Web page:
“Dirty Dancing” 2017: A Truly Awful Remake in an Increasingly Tired Trend

ABC Television’s remake of “Dirty Dancing” is a god awful and ill conceived version of the eighties classic. I don’t say that as a fan of the original, or an eighties kid, but as someone who just can’t abide a truly awful reworking for a film that didn’t need it. Did we forget “Havana Nights” already? ABC goes for an over two and a half hour remake that is just about as listless and ridiculous as you can imagine. For some reason the writers thought it’d be a good idea to add a story frame for the actual story that ensues between Baby and Johnny.

Then there’s a verbatim remake of the original, a goofy melodrama about Baby coming of age, and a musical that stages a bunch of forgettable tunes. Not to mention a relationship drama about Baby’s parents experiencing a crossroads in their marriage. Lest we forget an interracial romance with Baby’s sister falling in love with an African American singer for the country resort, and the steamy torrid love affair between Johnny and a local middle aged resort guest (as played by Katey Segal).

These various plot threads are all fodder for individual okay movies (maybe even a min-series?), but they all struggle to come out ahead in a grueling and monotonous production. “Dirty Dancing” just dumbs down the material wholesale by inexplicably featuring covers of the original soundtrack and then injecting the original songs of other classics. Johnny’s world isn’t just a secret place where the lower class let loose (as we saw in the original film). This version features a ton of writhing, sexual, and sweating dancers, all heaving to music as lightning depicts it as an orgy sans the sex. Meanwhile the alleged family resort features an oddly placed performance by Segal’s character, who gives a very sexually charged performance of “Fever” for the families in the resort. It’s just so baffling to watch, and I sat with mouth agape the entire time. What was Billy Dee Williams doing in this?

Why did the parents get such a huge emphasis? What happened to Baby and Johnny in the end that caused them to split up in the finale and go without contact for so many years? As a show of how rushed this production was, when we first see Baby Houseman in this version, it’s 1975 and she is in New York. She then approaches a sign for the Broadway musical “Dirty Dancing” and behind is some of the worst green screen insertion of New York City I’ve ever seen. I guess they were hell bent on showing Baby in 1975 New York, but I’ve literally seen better green screen in local news broadcasts. To add to the all the pointless filler and rambling sub-plots, the cast look bored from beginning to end, with Abigail Breslin painfully miscast in the role of Baby.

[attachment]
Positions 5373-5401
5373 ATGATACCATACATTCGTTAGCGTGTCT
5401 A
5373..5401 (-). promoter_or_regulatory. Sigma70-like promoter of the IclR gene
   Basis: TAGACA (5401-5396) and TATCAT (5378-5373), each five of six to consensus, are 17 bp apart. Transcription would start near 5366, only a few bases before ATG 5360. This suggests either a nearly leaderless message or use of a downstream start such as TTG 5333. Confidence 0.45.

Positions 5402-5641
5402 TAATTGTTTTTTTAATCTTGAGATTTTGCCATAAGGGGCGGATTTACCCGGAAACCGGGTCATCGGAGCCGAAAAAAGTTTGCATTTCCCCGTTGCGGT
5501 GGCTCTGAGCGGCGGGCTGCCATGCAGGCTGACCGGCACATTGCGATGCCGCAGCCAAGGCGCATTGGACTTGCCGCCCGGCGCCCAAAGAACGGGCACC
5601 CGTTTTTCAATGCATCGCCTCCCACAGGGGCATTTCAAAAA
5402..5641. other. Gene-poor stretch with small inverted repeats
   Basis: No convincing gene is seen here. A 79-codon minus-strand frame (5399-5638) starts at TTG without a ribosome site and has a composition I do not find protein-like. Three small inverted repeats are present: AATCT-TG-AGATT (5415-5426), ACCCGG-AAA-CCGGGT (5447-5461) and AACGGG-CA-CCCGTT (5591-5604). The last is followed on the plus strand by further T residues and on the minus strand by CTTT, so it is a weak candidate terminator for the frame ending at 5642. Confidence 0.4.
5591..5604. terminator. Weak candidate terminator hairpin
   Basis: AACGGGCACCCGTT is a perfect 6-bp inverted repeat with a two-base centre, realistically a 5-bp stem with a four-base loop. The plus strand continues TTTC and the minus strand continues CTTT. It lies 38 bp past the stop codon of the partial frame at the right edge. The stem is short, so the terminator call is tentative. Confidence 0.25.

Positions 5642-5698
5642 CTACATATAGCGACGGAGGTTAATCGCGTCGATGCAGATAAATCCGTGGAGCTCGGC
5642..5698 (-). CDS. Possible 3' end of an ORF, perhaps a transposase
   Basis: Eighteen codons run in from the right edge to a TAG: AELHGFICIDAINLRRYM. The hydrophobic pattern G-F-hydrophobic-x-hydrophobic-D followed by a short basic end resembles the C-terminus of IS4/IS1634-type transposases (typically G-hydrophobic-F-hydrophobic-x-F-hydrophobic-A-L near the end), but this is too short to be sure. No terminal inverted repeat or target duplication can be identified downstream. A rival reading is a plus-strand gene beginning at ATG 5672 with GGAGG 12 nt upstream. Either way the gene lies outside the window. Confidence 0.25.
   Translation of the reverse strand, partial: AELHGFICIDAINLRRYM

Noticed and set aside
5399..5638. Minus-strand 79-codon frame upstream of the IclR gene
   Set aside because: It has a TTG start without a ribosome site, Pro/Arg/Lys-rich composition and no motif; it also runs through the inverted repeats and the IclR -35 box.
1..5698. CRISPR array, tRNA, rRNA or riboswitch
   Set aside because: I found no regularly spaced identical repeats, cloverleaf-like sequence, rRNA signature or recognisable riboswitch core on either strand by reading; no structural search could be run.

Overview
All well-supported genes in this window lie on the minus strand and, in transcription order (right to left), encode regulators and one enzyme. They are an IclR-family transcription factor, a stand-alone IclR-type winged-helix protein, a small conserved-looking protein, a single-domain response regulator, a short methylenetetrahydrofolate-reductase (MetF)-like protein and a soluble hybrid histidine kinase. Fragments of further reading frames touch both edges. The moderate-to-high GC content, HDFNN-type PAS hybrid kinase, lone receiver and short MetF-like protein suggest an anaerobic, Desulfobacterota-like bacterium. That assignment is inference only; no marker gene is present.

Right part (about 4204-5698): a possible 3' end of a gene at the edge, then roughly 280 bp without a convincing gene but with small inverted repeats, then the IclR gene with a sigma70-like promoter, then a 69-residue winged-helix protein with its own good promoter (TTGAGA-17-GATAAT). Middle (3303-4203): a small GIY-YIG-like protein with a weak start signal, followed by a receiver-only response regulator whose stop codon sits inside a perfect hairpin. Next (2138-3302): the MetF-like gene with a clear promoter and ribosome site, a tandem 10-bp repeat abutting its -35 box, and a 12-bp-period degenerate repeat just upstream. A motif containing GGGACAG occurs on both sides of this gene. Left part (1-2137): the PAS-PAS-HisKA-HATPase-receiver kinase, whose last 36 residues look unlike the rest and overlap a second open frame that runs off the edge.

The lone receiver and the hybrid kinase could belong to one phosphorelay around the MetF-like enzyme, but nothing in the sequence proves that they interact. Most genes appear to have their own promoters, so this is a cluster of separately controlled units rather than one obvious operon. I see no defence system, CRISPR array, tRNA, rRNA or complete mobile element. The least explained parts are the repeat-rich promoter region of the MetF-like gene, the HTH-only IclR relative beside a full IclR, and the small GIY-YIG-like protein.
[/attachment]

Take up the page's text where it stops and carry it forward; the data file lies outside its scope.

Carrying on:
Not only is she awkward most of the time, but completely unbelievable as a conservative princess who blossoms in to her own person over the course of a summer. Colt Prattes is also by no means a new Patrick Swayze, as he has nothing on the role the late Swayze perfected. He still looks way too old while seducing Baby Houseman, and he has zero chemistry with Breslin. The two are supposed to light up the screen as woefully mismatched individuals, but here Breslin and Prattes seem to go through the motions and mumble through most of their dialogue. To make things worse, the producers completely botch the entire nostalgia aesthetic of the narrative while also destroying the inherent spirit and heart of Baby’s character. The whole movie is about Baby Houseman, a feminist in the sixties who has her principles boinked out of her by sexy Johnny Castle one summer at an upscale resort.

When we meet Baby in this version, she’s reading the “Feminine Mystique” and is lecturing her sister Lisa who wants to strap down with kids and a husband. Over the course of the summer, Lisa finds love with an African American performer, while Baby falls for Johnny. In the finale, Baby doesn’t just become an object for Johnny, but in the epilogue, when Johnny and Baby re-unite, we see Baby is now the very cliché she mocked. She has a husband and a small daughter, and loyally walks off with her family after some loving glances with her old lover. It not only completely contradicts the entire narrative, but feels like ABC tacked it on just to please families after all the events involving teen sex, abortion, and interracial love.

I can imagine all the middle aged parents at home: “Oh good, Baby is a mommy and a wife now, good she finally settled down, she’s not a hussy. I liked this version.” To top it all off, not only do the writers destroy the original narrative in their wake, but only stage the goofy prologue and epilogue for the sake of ripping off “La La Land.” I’m still not entirely sure why we needed an epic TV remake of “Dirty Dancing.” In an age where networks are staging live productions of classic films and musicals (all with hit or miss results), “Dirty Dancing” is one giant botched production. It loses everything fun and silly about the original film in favor of a quick cash in on a trend.

Just spare yourself the time, and check out the original “Dirty Dancing” once again.